Winter doesn’t end with Winterlude
Winterlude may be over, but there’s lots of winter left in Ottawa. Opportunities in Ottawa-Gatineau to find winter-weather adventure abound, and Metro got curious about what people could get up to in the cold.
National Capital commission photo
Winterlude may be over, but there’s lots of winter left in Ottawa.
Opportunities in Ottawa-Gatineau to find winter-weather adventure abound, and Metro got curious about what people could get up to in the cold.
As it turns out, quite a lot. Over the last couple of years, winter in Ottawa has been bitterly cold, said Rob Christie, the manager at Bushtakah Outdoor Gear, making more opportunities than ever for people to get out into the snow.
“We’ve got good winter weather this year,” he said.
You don’t have to go far to find adventure. Here are four activities that can be done in the capital.
The fastest-growing winter sport, snowshoeing is popular for several reasons, said Christie, an avid snowshoer.
“With snowshoeing there’s no learning curve,” said Christie. “If you can walk, you can snowshoe. It’s a low-impact sport. And you don’t need to have a trail.”
For those who prefer the beaten path, there are lots of no-charge snowshoe trails in the area.
Today’s snowshoes are for the most part made with aluminum frames with stable bindings and tractions systems. Aside from warm footwear and insulating layers, participants need little else in terms of specialized gear, Christie said.
Over 200 kilometres of cross-country ski trails make Gatineau Park one of the jewels of the capital region, said National Capital Commission spokeswoman and cross-country ski enthusiast Kathryn Keyes.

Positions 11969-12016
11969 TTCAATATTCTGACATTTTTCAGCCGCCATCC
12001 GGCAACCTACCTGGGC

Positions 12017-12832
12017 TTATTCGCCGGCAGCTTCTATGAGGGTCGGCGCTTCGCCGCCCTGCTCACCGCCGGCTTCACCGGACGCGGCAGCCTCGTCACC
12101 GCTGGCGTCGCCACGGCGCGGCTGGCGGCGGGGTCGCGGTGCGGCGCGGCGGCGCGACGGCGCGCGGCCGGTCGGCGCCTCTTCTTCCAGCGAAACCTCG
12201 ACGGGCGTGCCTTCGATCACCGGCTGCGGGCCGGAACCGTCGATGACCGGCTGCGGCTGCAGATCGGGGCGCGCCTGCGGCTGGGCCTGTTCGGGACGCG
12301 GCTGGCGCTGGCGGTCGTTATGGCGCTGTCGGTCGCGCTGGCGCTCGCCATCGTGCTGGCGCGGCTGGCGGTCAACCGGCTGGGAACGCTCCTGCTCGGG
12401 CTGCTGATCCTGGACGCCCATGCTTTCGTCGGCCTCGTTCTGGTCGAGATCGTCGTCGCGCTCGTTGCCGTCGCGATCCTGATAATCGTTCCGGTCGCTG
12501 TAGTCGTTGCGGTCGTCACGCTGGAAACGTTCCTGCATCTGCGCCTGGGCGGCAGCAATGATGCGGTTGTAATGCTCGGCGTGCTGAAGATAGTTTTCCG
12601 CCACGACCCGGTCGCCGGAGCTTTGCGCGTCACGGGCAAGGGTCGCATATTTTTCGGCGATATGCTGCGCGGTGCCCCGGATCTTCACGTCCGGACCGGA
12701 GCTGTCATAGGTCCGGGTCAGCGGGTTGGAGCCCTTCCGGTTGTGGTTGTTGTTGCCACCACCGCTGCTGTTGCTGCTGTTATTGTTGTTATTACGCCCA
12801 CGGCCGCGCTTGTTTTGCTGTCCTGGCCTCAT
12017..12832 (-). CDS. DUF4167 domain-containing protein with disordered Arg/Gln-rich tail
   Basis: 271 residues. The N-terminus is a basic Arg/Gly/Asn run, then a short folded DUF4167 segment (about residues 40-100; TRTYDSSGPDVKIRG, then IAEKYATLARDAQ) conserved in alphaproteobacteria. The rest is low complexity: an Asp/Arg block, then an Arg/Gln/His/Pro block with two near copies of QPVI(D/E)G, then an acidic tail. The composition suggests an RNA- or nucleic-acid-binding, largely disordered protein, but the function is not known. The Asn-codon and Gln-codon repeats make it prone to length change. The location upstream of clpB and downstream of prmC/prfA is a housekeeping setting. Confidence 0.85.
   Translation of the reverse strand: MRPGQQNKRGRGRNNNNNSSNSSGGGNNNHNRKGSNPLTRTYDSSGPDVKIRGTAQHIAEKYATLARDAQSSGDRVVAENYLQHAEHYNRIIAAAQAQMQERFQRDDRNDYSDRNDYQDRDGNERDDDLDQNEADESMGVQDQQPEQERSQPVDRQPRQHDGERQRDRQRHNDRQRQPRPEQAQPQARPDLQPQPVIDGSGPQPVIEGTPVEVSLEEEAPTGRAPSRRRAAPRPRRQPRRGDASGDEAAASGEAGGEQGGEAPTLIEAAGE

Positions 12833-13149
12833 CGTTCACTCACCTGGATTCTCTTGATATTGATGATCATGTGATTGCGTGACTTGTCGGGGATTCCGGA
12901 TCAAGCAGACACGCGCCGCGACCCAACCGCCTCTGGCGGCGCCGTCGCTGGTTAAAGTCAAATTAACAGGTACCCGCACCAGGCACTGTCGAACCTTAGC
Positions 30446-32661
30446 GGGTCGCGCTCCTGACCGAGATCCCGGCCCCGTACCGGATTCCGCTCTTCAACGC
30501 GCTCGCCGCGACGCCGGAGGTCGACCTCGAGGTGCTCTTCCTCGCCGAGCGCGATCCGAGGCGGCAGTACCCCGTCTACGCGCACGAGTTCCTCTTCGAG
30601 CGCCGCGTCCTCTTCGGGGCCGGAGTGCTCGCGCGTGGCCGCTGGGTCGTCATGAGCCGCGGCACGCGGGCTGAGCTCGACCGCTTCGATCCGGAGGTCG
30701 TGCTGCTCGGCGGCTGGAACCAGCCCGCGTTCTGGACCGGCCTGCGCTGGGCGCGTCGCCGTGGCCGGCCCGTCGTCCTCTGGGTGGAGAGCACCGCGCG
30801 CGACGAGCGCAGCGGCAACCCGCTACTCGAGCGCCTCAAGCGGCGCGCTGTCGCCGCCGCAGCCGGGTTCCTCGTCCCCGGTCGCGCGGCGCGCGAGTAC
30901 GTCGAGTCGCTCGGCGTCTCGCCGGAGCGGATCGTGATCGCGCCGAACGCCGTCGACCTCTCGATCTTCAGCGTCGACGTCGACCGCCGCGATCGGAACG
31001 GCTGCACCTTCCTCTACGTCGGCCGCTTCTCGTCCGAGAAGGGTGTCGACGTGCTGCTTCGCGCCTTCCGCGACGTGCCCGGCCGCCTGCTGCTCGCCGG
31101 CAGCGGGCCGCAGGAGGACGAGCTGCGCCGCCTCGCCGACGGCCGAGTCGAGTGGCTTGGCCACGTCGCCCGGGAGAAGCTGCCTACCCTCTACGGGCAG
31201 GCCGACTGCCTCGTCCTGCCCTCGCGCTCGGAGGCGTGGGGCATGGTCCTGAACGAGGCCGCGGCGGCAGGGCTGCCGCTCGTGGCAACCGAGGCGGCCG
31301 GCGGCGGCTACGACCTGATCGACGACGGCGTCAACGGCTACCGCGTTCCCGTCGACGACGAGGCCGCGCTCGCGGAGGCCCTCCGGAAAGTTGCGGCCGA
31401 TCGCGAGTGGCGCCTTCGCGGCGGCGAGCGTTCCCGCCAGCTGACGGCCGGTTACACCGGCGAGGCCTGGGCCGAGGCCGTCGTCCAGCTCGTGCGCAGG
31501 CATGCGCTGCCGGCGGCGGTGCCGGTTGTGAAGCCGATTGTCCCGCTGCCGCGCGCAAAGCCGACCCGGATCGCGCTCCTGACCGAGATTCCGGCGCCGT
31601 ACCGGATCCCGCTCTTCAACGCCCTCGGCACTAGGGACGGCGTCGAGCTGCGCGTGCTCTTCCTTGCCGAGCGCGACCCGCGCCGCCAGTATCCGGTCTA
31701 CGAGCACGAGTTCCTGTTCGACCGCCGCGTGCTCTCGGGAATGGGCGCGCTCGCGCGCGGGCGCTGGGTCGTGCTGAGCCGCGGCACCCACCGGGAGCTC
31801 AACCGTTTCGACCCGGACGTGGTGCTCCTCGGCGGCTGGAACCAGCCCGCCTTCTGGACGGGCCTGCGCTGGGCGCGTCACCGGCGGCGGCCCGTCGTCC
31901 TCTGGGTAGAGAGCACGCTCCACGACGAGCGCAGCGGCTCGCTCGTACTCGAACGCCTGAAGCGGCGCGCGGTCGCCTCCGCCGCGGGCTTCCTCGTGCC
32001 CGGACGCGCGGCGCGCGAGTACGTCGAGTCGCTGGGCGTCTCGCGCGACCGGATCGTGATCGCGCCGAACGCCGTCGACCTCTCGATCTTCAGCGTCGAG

The park, which drew 250,000 skiers in 2006-07, is one of the best places to cross-country ski in the area. A variety of trails accommodate different levels of skiers from beginner to expert. Like snowshoeing, skiing is low-impact, serving as a popular cross-training activity for runners and cyclists, Christie said.
A stop at the visitor’s centre tells skiers the best trails for their trip, as well as locations of all the huts, fire pits and rest areas.
While skiers are required to buy a pass, Gatineau Park offers free parking and is free for snowshoers and hikers.
No crowds. No mosquitoes. The beauty of winter camping is that it’s less crowded when it’s cold outside, said Colin Brooks, a camping gear expert at Mountain Equipment Co-op.
“There’s a fraction of the people there,” said Brooks, an avid winter camper. “I like the quietness of it and when it gets dark early and the peacefulness of it.”
Some of the best winter camping sites in the area are within a half-hour drive, including Brown’s Lake, Lac Phillippe and Taylor Lake, all located in Gatineau Park. But folks that want to spend the night in the cold have to be prepared, Brooks said.
“You need the warm gear and the sub-zero sleeping bags,” he said. “Warmth is a key factor. You have to stay very dry.”
As a boy, Michel Desroches remembers putting on his skates and walking down to the outdoor rink after school.
“It’s tradition for us to be able to skate,” said Desroches, the City of Ottawa’s program coordinator, responsible for public skating.
If the chill on the Rideau Canal Skateway and the city’s outdoor rinks is too cold at times, consider the city’s 32 indoor rinks. With 17 located in the west end and 15 in the east operating 216 hours a week, it’s also one of the most accessible winter sports.
Approximately 74,000 people use the city’s indoor skating facilities annually, an increase of 24 per cent over the last two years, said Desroches.